“I moved to Auroville in 2020 along with my family as full time volunteers. Having worked in the healthcare space for 14 years, we had moved to Auroville to get away from the rigmaroles of city life and the corporate race with the intention to discover more about
ourselves so that we could love fuller and better.
Before the move, part of what I was doing was setting up a mental health offering for a large startup. While that had given me a good understanding of the space, I was also deeply passionate about doing something in it – having struggled for years with my own mental
health. And my move to Auroville proved to be seminal to everything that has happened in the last 1.5 years of thinking about and starting what would eventually be called SoulUp.
When I moved to Auroville, its social fabric of Auroville and amazing sense of community, for the first time it exposed me to casual conversations with a not-so-casual impact. There was ample opportunity to discuss and brainstorm on life situations and personal challenges. I got to know people whose life journeys and struggles were similar to mine and realized how much hope, strength and sense of connectedness and belonging such conversations were bringing to me.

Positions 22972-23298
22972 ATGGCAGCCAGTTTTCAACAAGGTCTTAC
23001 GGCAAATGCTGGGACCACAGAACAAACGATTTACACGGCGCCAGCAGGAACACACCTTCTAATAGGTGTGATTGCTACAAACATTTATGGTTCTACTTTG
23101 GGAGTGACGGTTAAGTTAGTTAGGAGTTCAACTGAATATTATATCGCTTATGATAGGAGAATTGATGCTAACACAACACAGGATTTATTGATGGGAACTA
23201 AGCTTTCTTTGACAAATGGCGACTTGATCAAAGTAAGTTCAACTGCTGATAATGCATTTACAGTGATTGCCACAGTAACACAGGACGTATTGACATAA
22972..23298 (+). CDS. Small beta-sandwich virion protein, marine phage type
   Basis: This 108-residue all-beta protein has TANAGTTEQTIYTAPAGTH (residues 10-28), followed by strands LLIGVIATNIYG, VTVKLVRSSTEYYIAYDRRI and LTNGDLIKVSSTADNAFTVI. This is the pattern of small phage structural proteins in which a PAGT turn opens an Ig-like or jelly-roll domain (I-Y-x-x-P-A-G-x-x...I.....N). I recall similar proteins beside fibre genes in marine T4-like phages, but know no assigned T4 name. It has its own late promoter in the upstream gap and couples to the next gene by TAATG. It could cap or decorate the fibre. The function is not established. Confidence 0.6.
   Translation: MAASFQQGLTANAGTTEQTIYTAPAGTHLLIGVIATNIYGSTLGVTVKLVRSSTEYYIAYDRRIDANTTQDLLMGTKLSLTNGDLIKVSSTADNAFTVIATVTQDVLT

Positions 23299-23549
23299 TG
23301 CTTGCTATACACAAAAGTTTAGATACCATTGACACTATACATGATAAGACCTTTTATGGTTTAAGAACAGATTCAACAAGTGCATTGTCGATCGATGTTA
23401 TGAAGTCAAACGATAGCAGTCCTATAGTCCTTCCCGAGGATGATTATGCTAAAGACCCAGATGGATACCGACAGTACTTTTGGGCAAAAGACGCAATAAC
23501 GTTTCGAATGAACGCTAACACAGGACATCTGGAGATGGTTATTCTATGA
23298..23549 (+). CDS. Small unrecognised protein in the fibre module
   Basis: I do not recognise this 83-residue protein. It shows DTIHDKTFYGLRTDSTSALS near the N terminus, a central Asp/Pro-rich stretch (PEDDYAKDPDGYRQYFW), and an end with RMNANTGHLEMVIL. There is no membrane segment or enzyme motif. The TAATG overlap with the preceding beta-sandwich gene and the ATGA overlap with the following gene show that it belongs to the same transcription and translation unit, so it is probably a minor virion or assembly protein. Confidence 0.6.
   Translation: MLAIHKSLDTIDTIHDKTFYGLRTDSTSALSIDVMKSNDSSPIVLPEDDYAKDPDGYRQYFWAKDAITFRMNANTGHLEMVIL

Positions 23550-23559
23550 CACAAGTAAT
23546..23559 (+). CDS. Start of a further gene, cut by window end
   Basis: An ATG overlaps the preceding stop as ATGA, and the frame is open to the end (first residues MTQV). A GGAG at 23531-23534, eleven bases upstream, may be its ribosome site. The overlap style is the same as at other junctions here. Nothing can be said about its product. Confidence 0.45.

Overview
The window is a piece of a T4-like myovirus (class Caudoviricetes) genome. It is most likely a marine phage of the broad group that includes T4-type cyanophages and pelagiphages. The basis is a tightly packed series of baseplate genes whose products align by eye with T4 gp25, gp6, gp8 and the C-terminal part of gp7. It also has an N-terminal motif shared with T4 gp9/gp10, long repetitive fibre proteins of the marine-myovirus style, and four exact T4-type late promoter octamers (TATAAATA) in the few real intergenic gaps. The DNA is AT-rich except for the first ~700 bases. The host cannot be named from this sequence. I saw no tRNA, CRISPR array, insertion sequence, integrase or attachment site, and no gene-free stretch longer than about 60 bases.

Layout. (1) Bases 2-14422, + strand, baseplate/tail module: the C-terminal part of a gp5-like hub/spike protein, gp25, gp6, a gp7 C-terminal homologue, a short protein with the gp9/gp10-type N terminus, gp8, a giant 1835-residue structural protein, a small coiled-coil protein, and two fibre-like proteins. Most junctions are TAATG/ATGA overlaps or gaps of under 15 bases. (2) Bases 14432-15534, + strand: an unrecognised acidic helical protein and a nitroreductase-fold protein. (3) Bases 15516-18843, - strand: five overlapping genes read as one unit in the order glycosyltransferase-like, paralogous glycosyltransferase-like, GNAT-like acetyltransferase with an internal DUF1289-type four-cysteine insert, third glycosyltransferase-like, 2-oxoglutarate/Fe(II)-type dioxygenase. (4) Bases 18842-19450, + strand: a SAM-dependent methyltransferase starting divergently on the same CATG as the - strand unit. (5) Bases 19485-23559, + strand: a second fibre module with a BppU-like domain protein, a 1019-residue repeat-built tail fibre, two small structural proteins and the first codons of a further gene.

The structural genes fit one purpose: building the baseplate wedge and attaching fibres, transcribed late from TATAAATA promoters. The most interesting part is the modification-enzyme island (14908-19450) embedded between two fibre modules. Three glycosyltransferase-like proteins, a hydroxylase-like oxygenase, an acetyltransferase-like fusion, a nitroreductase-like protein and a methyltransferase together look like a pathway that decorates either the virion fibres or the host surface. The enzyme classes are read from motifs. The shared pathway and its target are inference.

And while this was personally very uplifting, I also became more and more convinced about a human centric approach to mental health. While always a proponent of the power of
conversation, I realized that talking about common challenges and struggles (something we all intuitively do) if enabled systematically for a lot of people and situations, can be a much needed enabler for mental health as a space.
This was also the time I met Mahak – and both of us hit it off instantly – united in our
commitment to do something meaningful and again through our common interest in health.
We discussed the concept at length for a few months – evaluating benefits, use cases and potential risks – but our conviction only grew with time. And that is how SoulUp was born – a
platform for sharing and learning from each other’s lived experience. And it all happened due to the amazing energy of a small township and through honest conversations about life and purpose.”